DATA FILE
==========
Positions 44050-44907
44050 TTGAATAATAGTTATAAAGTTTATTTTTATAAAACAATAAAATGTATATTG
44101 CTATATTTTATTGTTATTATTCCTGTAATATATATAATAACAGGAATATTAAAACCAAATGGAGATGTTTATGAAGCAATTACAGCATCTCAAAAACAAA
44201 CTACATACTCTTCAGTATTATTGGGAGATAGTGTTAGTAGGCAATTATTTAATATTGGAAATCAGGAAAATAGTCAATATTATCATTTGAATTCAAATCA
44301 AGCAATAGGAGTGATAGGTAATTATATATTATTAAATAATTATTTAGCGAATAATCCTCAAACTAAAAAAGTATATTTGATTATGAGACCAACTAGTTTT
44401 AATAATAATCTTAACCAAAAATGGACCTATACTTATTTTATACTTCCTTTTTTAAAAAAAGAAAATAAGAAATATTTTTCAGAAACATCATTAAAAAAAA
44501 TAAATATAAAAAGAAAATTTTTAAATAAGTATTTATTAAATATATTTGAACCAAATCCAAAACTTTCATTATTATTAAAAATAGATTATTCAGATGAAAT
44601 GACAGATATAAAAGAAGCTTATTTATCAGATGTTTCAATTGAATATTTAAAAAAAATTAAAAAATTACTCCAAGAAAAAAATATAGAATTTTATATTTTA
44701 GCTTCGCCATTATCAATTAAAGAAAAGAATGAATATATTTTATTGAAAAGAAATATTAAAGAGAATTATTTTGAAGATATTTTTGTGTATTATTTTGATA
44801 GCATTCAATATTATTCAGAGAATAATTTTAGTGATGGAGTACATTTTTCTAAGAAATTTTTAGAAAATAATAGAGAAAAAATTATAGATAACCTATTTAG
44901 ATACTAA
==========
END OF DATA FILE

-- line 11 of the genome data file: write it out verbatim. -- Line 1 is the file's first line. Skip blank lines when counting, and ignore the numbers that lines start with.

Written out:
44901 ATACTAA